Amid Covid, Morbi factory runs daycare for labourers’ kids

Amid Covid, Morbi factory runs daycare for labourers’ kids

WHILE SCHOOLS and colleges in the state have remained shut for the last nine months due to the Covid-19 pandemic, around 60 children in Morbi have kept up with their studies thanks to a daycare centre run by a ceramic factory.

Lioli Ceramic Private Limited, a ceramic factory located in Juna Sadulka village near Morbi town, has a big multi-purpose hall. One of them has been functioning as a daycare centre for children of around 400 workers working in the ceramic factory. Not only is the centre taking care of around 30 toddlers, it is also helping around 30 school-going children to keep up with their studies even as their schools have remained closed.

Directors of Lioli Ceramic said that the idea was to take care of children of couple who both at the factory.

“Our factory started operations in 2017 but we had included this hall in the layout of the factory and had constructed it as part of the entire compound. The idea was that when we were setting up such a big factory, we should also think about children of our labourers. In our factory, many of our employees are married couples. Therefore, we hired two private tutors who take care of their children from 10 am to 4 pm, including their lunch, refreshments etc while also teaching them basic Gujarati, Hindi, English and mathematics,” Manish Gadara, one of the directors of Lioli Ceramic told The Sunday Express.

Gadara said that generally, there would be around 30 children in the daycare centre on his factory premises. “But since the lockdown began, our centre started taking care of additional 30 children as their school in nearby Bharatnagar village was closed,” said the director.

Lioli Ceramic has engaged wife of one of its managers and another woman from a nearby village as tutors-cum-caretakers. “Around 70 per cent of workers in our factory are from other states and their children learn in Hindi medium. The rest are from Gujarat and they learn basics in Gujarati medium,” Gadara said.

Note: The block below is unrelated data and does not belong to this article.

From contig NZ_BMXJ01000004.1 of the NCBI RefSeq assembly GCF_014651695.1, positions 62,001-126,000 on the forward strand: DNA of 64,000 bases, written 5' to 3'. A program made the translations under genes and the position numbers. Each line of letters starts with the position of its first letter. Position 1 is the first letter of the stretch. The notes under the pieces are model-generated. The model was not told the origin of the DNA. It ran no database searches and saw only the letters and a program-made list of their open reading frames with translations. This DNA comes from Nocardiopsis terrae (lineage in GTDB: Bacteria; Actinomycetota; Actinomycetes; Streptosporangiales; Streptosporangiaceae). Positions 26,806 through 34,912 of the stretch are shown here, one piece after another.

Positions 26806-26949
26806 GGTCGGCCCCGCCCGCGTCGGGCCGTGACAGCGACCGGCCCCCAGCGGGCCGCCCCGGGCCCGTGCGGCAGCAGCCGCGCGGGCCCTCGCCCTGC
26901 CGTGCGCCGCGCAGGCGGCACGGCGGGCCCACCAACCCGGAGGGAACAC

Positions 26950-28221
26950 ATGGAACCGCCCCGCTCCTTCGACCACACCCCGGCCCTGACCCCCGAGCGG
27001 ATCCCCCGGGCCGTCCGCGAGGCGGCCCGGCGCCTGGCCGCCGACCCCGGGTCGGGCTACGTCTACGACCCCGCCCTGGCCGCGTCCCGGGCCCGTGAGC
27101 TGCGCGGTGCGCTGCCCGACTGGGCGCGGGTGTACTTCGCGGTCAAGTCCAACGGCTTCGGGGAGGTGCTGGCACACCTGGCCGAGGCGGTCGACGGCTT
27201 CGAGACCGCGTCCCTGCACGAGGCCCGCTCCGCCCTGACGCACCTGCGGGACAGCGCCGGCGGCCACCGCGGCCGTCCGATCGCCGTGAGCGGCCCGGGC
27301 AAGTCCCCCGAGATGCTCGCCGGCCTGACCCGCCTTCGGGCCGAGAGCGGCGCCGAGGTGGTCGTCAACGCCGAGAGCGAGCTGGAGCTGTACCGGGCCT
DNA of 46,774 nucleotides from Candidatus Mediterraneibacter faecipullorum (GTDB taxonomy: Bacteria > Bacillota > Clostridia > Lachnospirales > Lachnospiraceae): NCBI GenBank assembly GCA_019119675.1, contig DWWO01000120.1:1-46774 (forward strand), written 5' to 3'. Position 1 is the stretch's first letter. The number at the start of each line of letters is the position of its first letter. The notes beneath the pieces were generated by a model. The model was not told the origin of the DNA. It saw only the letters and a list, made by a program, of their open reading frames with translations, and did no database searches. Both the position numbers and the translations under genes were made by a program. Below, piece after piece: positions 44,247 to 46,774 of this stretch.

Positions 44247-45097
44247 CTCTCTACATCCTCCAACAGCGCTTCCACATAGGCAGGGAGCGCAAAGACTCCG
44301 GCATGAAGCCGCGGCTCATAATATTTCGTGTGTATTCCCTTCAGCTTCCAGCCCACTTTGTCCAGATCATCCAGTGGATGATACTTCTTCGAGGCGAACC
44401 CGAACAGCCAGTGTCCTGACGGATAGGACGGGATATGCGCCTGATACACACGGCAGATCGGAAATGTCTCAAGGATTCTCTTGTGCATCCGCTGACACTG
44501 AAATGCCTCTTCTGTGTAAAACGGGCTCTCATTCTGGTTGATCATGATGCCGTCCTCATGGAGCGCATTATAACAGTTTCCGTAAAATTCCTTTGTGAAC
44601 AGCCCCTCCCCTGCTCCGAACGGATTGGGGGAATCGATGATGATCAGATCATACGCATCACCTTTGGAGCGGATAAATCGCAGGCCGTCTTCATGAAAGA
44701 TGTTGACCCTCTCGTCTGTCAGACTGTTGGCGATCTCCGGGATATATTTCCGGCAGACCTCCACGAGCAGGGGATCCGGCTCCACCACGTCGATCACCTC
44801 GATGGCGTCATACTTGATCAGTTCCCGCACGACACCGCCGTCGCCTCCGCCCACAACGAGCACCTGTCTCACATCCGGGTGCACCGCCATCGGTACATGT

When asked if the daycare centre had permission from the state government, the director said: “This is a private arrangement within our factory compound and therefore does not require any permission from the government. The centre is following Covid-19 norms. A team from the state health department visits our factory once every week and it does general health check-up of all the children,” Gadara adds.

“We provide transportation to school children but as the schools are closed, their learning is taking place only in the daycare centre on the premises of our factory,” the director added.

Bharat Solanki, District Education Officer (DEO) of Morbi district, however, said that running such a centre may be construed as violation of the Epidemic Diseases Act. “While such a centre may not require permission from education department, but running it during these times may run contrary to provisions of the Epidemic Disease Act and may attract legal action,” said Solanki.

Nilesh Jetpariya, president of wall tile division in Morbi Ceramic Association, said that a few other factories too have experimented with the day care centre concept but with limited success. “I had opened one in my own factory with 15 children but had to shut it down after number plunged to just three as parents preferred to send their children to conventional schools. In any case, whoever run such centres, should shut them down after the lockdown,” said Jetpariya.

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